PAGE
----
History, Myth and Journalism

By Mary Bridson


A thick leather dog collar, trimmed with silver and the letters “HERO” was displayed in the Newfoundland Museum in St. John’s during the fall and winter of 2000-2001. A silver medallion attached to it declared, “The Starry Cross, a symbol of universal mercy, presented to ‘Hero’ by the Starry Cross of Philadelphia, PA. In token of appreciation for his rescue of 92 souls from the Ethie on December 10, 1919.” Another silver cross was added in 1923 by soldiers of Camp Hill Hospital, Halifax. A very real dog collar – so why a phantom dog?


In 1919, the Reid Company steamer, Ethie, was transporting cargo and passengers up and down the West Coast of Newfoundland between Bonne Bay and Battle Harbour, Labrador. She left Cow Head fully laden at 8:00 p.m. on December 10, heading for Bonne Bay. Shortly afterwards, she ran into one of the worst blizzards ever recorded in that area. The crew slaved all night to keep the engines stoked, heading northwest away from rocky coastline, but at daybreak they had made no progress at all and fuel was low. The decks were swept clean of cargo, the life boats damaged or lost, and a thick rind of ice covered everything from deck to mast top, including livestock lashed to the deck. All seemed doomed. But Walter Young, the purser, knew of one spot where they might manage to beach. Captain Edward English made the courageous decision to steer for the sandy cove tucked behind Martin’s Point. Around noon, he thrust the ship on to the sharp-ridged reef, known as The Whaleback, at its entrance. A surging wave carried the ship up and over the reef and jammed it on the rocks; but a hundred yards of raging sea still boiled between ship and shore.


A local resident, Reuben Decker, saw what had happened and ran for help. The men on shore eventually secured a line that had been floated on some kind of buoy from the ship, to which a cable was attached. A bosun’s chair was rigged and one by one, over several freezing and exhausting hours, all on board were pulled across in a canvas chair slung from the cable. The youngest passenger, 18-month- old Hilda Batten, was tucked into a mailbag for the ride. (The records show no consensus on the actual number of people aboard.) The two residents of Martin’s Point and families at Sally’s Cove, three miles down the coast, gave them shelter, food and clothing for several days while the storm raged.


The next day, some men walked the 12 miles to Rocky Harbour and relayed the news that all were safe. The rest of the passengers reached Bonne Bay by December 17, followed by the captain and crew two days later.


News of the Ethie’s fate only reached St. John’s on December 16, after an overland mail courier struggled through the storm to the Reid Company’s office in Deer Lake. The first mention of a dog appeared next day in Curling’s Western Star. Although “particulars of her going ashore are not yet to hand,” the Star reported that “a line was fired from the ship, but got caught up amongst the boulders, so the people of Martin’s Point sent out one of their dogs, a very sagacious animal, to bring it ashore.” Full credit is also given to the “skilful seamanship of Captain English.”


The Morning Post, Evening Advocate and Evening Herald in St. John’s also ran the story. They had dramatic, detailed accounts, dated Bonne Bay, December 16, and were obviously using a common source, someone who must have had primary and technical knowledge of the events on board. ( A Western Star interview with Third Engineer Patrick McEvoy, on December 31, reveals that Captain Spracklin, the company’s agent, was aboard. A folk song composed shortly after the wreck by a Sally’s Cove resident confirms this. Was Spracklin the knowledgeable witness?) The emphasis of the news story is on the dedication, courage and energy of the captain and crew, who were still, at this time, at Martin’s Point salvaging the wreck. There is no dog in sight!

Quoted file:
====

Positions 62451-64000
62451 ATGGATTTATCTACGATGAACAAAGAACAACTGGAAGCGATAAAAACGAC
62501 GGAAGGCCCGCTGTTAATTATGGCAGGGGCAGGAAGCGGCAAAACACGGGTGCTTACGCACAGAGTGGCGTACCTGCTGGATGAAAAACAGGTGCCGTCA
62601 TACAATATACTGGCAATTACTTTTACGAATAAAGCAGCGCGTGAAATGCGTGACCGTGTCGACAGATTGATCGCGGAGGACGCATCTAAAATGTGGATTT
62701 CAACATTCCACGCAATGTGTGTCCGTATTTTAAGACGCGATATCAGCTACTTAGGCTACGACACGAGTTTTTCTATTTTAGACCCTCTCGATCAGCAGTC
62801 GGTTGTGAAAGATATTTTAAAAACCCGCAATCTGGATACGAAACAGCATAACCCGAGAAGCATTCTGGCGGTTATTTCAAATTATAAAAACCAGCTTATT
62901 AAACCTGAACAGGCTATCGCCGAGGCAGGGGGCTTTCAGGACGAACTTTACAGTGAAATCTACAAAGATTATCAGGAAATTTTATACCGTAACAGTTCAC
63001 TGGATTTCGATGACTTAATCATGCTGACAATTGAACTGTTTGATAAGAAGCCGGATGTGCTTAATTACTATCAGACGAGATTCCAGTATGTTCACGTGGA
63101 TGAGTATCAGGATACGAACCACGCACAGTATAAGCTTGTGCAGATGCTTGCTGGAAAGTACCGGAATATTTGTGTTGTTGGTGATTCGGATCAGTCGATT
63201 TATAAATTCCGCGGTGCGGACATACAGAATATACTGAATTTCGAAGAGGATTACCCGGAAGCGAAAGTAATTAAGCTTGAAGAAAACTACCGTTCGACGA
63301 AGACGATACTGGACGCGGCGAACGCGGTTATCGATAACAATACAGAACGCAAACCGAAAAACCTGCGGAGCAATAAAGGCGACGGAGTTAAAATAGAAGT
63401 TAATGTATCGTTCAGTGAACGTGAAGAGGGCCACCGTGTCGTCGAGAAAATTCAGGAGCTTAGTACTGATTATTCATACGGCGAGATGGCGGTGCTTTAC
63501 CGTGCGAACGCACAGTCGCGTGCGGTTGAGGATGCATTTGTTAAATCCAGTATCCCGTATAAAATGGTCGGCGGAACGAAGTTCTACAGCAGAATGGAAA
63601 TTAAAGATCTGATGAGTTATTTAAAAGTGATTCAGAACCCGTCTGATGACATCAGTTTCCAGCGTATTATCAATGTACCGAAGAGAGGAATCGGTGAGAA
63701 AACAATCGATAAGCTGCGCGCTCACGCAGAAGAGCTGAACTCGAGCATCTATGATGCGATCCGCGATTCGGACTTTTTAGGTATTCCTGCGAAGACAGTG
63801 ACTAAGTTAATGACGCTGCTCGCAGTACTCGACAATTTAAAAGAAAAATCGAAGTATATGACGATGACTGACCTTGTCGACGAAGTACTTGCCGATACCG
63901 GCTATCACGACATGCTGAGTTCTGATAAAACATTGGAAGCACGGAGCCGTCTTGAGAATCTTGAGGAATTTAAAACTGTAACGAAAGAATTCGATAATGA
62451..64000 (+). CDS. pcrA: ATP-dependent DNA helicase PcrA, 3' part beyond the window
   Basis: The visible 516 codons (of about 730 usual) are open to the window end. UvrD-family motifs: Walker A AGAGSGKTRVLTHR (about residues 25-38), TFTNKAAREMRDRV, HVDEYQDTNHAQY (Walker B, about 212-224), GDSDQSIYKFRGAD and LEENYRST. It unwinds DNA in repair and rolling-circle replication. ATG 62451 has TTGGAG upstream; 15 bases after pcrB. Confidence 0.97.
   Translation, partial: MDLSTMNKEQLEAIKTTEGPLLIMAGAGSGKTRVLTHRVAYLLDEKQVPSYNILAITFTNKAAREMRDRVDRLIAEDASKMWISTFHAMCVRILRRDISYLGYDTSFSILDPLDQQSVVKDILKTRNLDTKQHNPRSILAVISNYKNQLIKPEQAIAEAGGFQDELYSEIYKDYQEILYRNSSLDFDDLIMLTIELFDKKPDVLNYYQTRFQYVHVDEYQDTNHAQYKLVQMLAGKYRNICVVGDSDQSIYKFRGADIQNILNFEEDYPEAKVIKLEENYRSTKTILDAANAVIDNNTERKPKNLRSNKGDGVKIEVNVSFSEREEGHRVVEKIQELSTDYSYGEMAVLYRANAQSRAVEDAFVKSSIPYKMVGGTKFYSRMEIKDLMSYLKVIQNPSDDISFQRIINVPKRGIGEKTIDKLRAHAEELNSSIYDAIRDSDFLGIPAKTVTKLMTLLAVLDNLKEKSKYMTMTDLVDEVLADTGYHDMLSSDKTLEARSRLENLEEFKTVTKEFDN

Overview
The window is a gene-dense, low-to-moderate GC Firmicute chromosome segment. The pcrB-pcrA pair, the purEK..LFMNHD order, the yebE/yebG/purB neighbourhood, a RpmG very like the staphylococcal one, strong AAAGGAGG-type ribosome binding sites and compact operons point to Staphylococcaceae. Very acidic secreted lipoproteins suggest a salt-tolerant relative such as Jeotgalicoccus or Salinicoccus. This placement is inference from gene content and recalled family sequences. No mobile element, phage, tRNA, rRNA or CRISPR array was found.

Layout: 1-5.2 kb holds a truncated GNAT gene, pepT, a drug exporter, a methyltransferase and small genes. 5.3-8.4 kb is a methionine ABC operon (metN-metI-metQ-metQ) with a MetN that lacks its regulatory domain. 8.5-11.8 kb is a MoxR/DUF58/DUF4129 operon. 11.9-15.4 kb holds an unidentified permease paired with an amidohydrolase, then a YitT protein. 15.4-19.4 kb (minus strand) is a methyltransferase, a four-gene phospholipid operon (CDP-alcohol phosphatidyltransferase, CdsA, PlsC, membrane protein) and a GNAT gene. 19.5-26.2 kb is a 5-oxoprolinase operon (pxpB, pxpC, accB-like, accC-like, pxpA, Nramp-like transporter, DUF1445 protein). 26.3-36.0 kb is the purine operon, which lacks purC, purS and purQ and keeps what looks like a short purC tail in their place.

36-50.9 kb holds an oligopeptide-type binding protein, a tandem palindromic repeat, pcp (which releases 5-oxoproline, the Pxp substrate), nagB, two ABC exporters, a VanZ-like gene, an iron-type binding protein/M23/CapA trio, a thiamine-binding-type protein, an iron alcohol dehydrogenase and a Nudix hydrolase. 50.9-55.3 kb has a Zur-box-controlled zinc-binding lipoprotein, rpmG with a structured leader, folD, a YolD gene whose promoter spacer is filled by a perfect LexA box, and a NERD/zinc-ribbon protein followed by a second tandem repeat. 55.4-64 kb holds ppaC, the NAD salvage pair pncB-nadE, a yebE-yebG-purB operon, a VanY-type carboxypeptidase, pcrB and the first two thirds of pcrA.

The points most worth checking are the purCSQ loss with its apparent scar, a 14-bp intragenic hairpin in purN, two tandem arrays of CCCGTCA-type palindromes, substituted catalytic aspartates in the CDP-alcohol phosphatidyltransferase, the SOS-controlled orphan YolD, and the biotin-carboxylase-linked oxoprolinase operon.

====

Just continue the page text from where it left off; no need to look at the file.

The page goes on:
Yet on December 24, the day after most of the passengers and crew left Curling by train for St. John’s, the Western Star (copied by the Daily News on January 2, 1920) states, “the people on land sent off their dogs to bring the lines up to where they could be reached.”


The Evening Advocate also ran a story from Curling on December 24 headlined, “A Newfoundland Dog Rescues Crew,” the first time the dog is thus labeled. However, in this rendering, the dog was put overboard from the ship to release the snagged rope and swim ashore with it.


By December 31 the Western Star had identified the dog as “…a well trained water dog…This wonderfully sagacious animal is owned by Reuben Decker of Martin’s Point” and purser Walter Young, makes his first appearance. This version was run in full in the Evening Telegram on January 8, 1920.


This shipwreck story, with its intermittent detail of dogs bringing a line ashore, resulted in a silver collar being engraved in Philadelphia, as is revealed in the Evening Telegram of March 2, 1920. The headline read: “Canine Hero of Ethie Disaster to be Decorated. Citizens of Philadelphia will send Valuable Collar to Newfoundland Dog at Martin’s Point West Coast. Reuben Decker’s Big Newfoundland Saved Lives of Wrecked Ship’s Company.” A . L. Barrett, the editor of the Western Star, which had been the first to mention the dog, wired the story to the Associated Press. The item caught the eye of Fullerton L. Waldo, of the Philadelphia Ledger, who “wrote a splendid story based on the dog’s heroic deed.”


Waldo’s story appeared in the Philadelphia Ledger, then in the March issue of St. Nicholas magazine. Philadelphians were already subscribing money to engrave a collar for the “Hero.”


It is a most compelling piece of journalism. Based on the “bare fact of the deed,” Waldo blended authentic, first person experience, well considered conjecture, and outright romanticism. Drawing on his own trip to Labrador that summer on the Ethie, he painted a realistic picture of the coastal run. Then he comes to the dog. Although he says he had not yet received details. Waldo declares, “He was not a Newfoundland dog, for the pure breed has all but vanished…He was a ‘Husky’ – the ordinary Eskimo dog, usually fawn colored, about the size of a collie…with a sagacity that would be preternatural in any other sort of dog, he swam to the rock where the rope was caught, and wrestled with the tangle till he worked it loose…the weight of it all but pulled him down and drowned as the freezing salt water sluiced into his jaw… Can you not imagine that little, straining, eager head, and in his eyes the light of half-despair and half a hope, that no man saw, though God in heaven must have known and taken pity?...The lives of ninety two were hanging by that rope and by the thin-spun thread of a dog’s life.”


No wonder the people of Philadelphia were moved!